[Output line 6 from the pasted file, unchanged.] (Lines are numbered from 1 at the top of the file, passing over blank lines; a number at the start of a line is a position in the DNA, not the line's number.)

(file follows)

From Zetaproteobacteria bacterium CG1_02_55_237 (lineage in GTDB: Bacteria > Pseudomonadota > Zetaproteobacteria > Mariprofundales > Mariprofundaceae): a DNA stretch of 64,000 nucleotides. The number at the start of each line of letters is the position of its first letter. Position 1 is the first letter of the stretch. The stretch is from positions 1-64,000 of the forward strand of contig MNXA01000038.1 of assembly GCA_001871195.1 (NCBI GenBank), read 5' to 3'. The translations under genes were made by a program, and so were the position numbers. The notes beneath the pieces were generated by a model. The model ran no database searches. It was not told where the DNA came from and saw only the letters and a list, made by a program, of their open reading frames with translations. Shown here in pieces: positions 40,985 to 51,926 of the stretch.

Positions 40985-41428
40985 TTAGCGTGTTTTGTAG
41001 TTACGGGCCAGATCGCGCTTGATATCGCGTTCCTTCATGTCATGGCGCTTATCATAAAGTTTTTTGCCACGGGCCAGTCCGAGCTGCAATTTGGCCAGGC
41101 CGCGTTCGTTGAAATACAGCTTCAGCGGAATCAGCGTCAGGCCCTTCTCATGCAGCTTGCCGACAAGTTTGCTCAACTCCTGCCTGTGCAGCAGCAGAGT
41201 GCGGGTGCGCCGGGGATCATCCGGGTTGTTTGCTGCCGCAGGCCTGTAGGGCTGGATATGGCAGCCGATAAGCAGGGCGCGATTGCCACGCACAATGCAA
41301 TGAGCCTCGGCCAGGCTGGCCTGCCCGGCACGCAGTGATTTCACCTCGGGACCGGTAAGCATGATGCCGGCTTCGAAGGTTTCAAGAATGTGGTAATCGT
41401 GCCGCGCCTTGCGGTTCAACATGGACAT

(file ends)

41201 GCGGGTGCGCCGGGGATCATCCGGGTTGTTTGCTGCCGCAGGCCTGTAGGGCTGGATATGGCAGCCGATAAGCAGGGCGCGATTGCCACGCACAATGCAA